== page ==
Caregiving for a Loved One with Dementia at the End of Life: An Emergent Theory of the Basic Social Psychological Process of Rediscovering
Date of Completion
Cheryl Tatano Beck, DNSc, CNM, FAAN
Thomas Lawrence Long, PhD
Colleen Delaney, PhD, RN, AHN-BC
Field of Study
Doctor of Philosophy
Prevalence of dementia is rising across the world, and with it, more and more individuals confront the challenges of caregiving for a loved one with dementia. Caregivers experience burden, depression, and decreased quality of life, which increase as the care recipient approaches the end of life. A classic Glaserian grounded theory methodology was used to discover the basic problem that caregivers of individuals with dementia face at the end of life and how they attempt to resolve that problem. Using the principle of “all is data,” in-person interviews, online interviews, book and blog memoirs of caregivers, and participant observation were theoretically sampled. Substantive and theoretical coding of emergent categories and memo-writing revealed a basic social psychological problem of role entrapment. Caregivers attempt to resolve this problem through a five-stage basic social psychological process of rediscovering. The stages in this process include: 1) missing the past; 2) sacrificing self; 3) yearning for escape; 4) reclaiming identity; and 5) finding joy. By understanding this process, nurses can support caregivers through this journey by validating their feelings in their current stage, preparing them for future stages, and encouraging caregivers in their natural coping strategies as identified in this process. This study provides a substantive theory that may serve as a framework for future studies on caregiving for individuals with dementia at the end of life.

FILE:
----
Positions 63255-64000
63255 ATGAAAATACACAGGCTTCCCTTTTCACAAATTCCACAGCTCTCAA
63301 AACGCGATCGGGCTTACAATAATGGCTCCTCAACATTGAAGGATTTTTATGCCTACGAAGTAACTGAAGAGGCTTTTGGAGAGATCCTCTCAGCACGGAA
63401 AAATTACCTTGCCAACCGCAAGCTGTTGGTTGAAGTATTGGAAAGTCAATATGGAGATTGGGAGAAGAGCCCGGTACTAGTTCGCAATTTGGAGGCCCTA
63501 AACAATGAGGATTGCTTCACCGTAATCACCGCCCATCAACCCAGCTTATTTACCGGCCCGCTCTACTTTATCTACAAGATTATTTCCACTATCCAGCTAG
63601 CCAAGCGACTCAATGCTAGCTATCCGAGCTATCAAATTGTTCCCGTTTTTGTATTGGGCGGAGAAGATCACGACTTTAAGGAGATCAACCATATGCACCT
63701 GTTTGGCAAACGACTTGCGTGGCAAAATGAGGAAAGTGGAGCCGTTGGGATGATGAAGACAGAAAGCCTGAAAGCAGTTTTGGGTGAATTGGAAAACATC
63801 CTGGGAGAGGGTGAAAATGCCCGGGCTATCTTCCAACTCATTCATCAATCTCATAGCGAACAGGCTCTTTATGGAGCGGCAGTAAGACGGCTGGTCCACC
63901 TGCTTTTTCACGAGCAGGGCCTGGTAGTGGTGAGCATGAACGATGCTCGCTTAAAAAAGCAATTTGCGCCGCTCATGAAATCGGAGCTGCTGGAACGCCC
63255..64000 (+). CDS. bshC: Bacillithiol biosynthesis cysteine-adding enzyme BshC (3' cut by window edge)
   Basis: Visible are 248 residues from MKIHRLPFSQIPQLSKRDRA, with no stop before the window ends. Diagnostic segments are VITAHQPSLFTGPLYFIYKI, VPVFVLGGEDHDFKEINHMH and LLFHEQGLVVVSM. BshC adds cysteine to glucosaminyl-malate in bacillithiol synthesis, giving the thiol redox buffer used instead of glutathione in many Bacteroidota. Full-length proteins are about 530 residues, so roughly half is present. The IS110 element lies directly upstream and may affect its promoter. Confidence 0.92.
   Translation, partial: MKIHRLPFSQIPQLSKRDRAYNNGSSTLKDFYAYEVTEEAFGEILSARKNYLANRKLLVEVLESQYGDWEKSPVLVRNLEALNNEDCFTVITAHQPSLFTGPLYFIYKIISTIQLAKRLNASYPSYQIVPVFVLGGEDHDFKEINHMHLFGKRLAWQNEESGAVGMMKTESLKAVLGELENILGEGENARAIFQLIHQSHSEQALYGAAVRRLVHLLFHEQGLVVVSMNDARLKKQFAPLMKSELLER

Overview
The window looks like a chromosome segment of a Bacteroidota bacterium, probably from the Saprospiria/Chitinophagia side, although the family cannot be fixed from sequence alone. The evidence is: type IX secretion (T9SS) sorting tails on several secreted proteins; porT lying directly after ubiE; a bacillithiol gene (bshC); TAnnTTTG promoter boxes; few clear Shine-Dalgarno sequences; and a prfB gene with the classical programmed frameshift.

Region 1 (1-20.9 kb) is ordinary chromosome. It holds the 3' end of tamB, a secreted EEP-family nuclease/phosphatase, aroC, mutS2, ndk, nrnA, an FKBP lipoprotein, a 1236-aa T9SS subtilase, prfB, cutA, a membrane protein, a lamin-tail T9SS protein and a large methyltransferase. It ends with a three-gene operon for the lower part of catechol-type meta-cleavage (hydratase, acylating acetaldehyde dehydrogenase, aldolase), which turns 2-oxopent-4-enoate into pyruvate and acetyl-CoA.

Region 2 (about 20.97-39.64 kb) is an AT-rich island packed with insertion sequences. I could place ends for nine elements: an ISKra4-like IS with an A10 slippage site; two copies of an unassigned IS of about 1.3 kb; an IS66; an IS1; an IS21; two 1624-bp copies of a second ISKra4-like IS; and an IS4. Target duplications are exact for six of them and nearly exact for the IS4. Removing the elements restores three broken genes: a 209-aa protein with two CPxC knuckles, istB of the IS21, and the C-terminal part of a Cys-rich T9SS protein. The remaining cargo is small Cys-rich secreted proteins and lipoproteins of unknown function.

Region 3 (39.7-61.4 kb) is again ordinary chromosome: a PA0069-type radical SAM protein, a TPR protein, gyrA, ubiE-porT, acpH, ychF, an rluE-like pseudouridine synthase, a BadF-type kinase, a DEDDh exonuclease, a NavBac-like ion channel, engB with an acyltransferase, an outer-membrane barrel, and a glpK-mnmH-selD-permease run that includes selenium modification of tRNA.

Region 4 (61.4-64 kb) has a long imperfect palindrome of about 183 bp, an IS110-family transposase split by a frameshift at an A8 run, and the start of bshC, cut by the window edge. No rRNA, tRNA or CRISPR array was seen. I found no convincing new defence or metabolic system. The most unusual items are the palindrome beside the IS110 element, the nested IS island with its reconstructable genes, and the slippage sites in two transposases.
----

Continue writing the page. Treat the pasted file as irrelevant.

Lewis, Laura Foran, "Caregiving for a Loved One with Dementia at the End of Life: An Emergent Theory of the Basic Social Psychological Process of Rediscovering" (2014). Doctoral Dissertations. 360.